"This time the military knows [how] they should perform," says Samak, referring to examples in the past when the use of force has backfired.

"I understand, I can feel their difficulties. I myself must be very soft and gentle," he explains, saying he will use the law to resolve this matter. "I cannot smash on any kind of thing. It might not be please to everyone, but I must do."

The protest area is filled with music and food stalls, with people selling souvenirs and T-shirts. Samak says he is in no rush to remove people from the Government House, adding that he has been able to conduct business elsewhere.

"When we put just a deadline, that is the hard way. Soft way, we try to solve," Samak explains. "[With a] soft way, we talk to the one who has responsibility, the commander in chief of the army. We talk and we say that we do agree. It takes time.

"Now this group [is] in the place, we [lost] face on that, that's OK [...]," Samak says to ABC News. "But now they know, we can seal them."

To "seal" the protesters, the military and police plan to surround the grounds of the Government House and allow the protestors to leave, but not go back in.

"I make a proclamation for the emergency, and we think we solve the problem. The military says that no, this time we must kick the ball out of the field first," says Samak, referring to declaring Bangkok in a state of emergency on Tuesday and stressing the need to be patient.

"We need time, we must consult by the side of the field. We'll come back again. The game must end, the game must end," he says. "Give me time."

While the protest area has primarily been isolated to one area in the capital -- surrounded by barbed wire, barricades and, at times, the military and police -- the Bangkok Post reported that on Thursday night two students were shot and injured while marching with a protest group about four miles from Samak's residence. Publicly absent from these events is King Bhumibol Adulaydej, who has intervened in the past to bring about a resolution to political crises. Samak visited the king last weekend and provided him with a report, the contents of which have been kept private.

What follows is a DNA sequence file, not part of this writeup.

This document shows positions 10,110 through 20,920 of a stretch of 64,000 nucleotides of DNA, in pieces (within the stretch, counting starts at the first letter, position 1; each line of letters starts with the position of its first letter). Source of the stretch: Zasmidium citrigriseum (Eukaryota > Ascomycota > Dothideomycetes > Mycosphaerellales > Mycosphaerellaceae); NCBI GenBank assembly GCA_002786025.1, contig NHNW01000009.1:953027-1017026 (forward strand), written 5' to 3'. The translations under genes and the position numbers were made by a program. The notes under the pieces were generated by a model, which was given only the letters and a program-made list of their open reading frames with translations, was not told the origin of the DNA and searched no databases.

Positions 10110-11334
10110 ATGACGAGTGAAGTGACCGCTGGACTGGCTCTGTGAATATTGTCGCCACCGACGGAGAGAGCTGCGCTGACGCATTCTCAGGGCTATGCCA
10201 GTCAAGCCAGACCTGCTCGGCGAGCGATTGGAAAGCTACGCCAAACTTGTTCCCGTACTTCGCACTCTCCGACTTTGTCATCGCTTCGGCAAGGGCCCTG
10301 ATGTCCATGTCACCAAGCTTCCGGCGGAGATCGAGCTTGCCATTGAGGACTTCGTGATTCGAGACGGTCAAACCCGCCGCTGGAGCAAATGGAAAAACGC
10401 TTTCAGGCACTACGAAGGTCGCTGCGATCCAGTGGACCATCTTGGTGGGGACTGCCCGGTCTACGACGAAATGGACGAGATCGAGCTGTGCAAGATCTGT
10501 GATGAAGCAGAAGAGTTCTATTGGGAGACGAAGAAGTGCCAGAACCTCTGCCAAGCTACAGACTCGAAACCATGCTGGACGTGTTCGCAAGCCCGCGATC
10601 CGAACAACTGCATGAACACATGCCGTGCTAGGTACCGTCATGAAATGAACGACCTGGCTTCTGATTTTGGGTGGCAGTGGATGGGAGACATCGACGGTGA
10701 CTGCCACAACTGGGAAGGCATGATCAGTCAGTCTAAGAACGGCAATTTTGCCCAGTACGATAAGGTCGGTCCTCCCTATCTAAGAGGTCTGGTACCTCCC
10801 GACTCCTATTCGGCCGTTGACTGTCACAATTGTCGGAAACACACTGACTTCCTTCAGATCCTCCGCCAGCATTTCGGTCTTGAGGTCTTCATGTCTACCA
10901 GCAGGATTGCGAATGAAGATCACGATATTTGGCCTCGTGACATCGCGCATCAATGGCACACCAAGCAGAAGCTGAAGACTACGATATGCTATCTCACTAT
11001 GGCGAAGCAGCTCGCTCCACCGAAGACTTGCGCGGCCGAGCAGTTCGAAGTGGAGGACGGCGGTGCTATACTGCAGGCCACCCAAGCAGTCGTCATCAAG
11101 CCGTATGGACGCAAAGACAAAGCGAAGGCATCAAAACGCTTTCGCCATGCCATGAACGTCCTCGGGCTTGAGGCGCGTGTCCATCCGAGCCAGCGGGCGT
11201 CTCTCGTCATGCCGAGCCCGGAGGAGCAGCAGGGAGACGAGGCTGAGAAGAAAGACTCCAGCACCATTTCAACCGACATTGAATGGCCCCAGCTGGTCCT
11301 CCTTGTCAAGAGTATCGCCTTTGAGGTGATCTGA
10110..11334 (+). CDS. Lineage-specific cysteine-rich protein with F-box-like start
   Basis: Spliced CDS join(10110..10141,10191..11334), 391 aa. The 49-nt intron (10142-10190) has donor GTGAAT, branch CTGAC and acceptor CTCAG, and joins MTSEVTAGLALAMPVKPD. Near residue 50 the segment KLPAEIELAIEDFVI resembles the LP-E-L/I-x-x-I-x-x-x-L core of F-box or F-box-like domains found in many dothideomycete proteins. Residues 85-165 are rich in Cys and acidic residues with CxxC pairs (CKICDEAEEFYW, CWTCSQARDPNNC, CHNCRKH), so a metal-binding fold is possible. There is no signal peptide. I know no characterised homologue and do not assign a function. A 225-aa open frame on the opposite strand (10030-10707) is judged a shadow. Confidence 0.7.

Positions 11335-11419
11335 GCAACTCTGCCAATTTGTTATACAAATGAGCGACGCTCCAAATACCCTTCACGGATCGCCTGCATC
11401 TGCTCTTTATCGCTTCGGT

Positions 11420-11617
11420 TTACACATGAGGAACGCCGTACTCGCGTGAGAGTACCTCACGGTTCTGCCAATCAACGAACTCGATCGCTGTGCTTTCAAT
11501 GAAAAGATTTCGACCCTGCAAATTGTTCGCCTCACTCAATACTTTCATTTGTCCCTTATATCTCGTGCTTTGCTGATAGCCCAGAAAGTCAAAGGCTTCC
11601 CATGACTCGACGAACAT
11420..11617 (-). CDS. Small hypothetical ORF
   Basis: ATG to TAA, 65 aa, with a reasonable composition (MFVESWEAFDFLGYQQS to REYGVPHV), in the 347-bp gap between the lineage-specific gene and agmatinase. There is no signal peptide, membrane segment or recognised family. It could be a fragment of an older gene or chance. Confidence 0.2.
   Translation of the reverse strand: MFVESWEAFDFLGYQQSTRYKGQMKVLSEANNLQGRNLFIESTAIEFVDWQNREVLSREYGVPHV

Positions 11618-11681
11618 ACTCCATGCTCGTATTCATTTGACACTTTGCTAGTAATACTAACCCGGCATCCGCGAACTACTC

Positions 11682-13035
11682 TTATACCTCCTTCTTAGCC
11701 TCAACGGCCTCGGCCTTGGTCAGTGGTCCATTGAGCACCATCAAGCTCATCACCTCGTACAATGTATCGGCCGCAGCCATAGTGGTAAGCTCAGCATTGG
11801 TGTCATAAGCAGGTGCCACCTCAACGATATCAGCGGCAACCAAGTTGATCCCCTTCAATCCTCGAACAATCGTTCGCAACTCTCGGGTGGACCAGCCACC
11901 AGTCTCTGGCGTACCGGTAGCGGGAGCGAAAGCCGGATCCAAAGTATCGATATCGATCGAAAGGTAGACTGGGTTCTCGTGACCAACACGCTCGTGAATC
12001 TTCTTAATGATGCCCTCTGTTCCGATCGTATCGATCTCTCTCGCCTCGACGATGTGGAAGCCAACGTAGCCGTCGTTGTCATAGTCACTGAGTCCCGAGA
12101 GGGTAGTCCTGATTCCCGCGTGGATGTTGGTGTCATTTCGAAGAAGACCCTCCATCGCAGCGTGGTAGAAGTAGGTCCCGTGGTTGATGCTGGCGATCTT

"Give me time," Samak tells ABC News. "We must do it soft and gentle, because it's not only the Thai who are looking at this, it's the whole world, it's the whole world."


birdrack

Afghan attack kills Canada troops

 
Map

(BBC) Three Canadian soldiers have been killed and five more injured in an attack in Afghanistan.

A senior military source said the soldiers' vehicle had come under attack by insurgents during a routine patrol in Kandahar province.

There are 2,500 Canadians based in the south of Afghanistan as part of Nato's mission to fight the Taleban.

Two weeks ago, three Canadians died when a roadside bomb went off in the south of the country.

Two of the injured soldiers in the latest attack were reported to be in a serious condition and one had been treated and released.

Brig Gen Denis Thompson, the top Canadian commander in Kandahar, said the men were attacked while conducting a security patrol and had returned fire.

He told a televised news conference in Kandahar that the soldiers were close to the end of their tour of duty in Afghanistan.

"It saddens me to think of their loved ones who were expecting them to return home this month," he said.

The latest deaths bring the total number of Canadians killed in the conflict to 96. 


birdrack

Fireworks, spectacle open Beijing Paralympics

 BEIJING, China (AP) -- The Paralympic Games opened in Beijing on Saturday with a burst of fireworks as China welcomed another chance to cement its role as a global player to an international audience.
Fireworks at Beijing's National Stadium greet the opening of the 2008 Paralympics.

Fireworks at Beijing's National Stadium greet the opening of the 2008 Paralympics.

Thousands of cheerleaders and dancers in puffy, rainbow-colored suits performed a dance routine in the center of the field at the National Stadium before athletes from 148 countries were introduced. The crowd cheered and waved flags as China's Communist Party leaders and foreign dignitaries looked on.

The guest list included Iranian President Mahmoud Ahmadinejad, German President Horst Koehler and South Korean Prime Minister Han Seung-soo.

Earlier Saturday, they shook hands and posed for photos with Chinese President Hu Jintao at the Great Hall of the People, the seat of China's legislature in the heart of Beijing. Hu gave a brief speech and toasted the games.

"Caring for the disabled is an important symbol for social civilization and progress," Hu said before raising his glass.

"China's people and government have always attached great importance to the cause of the disabled," he said in remarks televised on state television. "We insist on putting people first, carrying forward a humanitarian spirit and advocating equality and opposing discrimination."

Opening just two weeks after the Beijing Olympics ended, the Paralympics are designed to be a parallel games for athletes with a wide range of physical disabilities. The 10-day competition begins Sunday.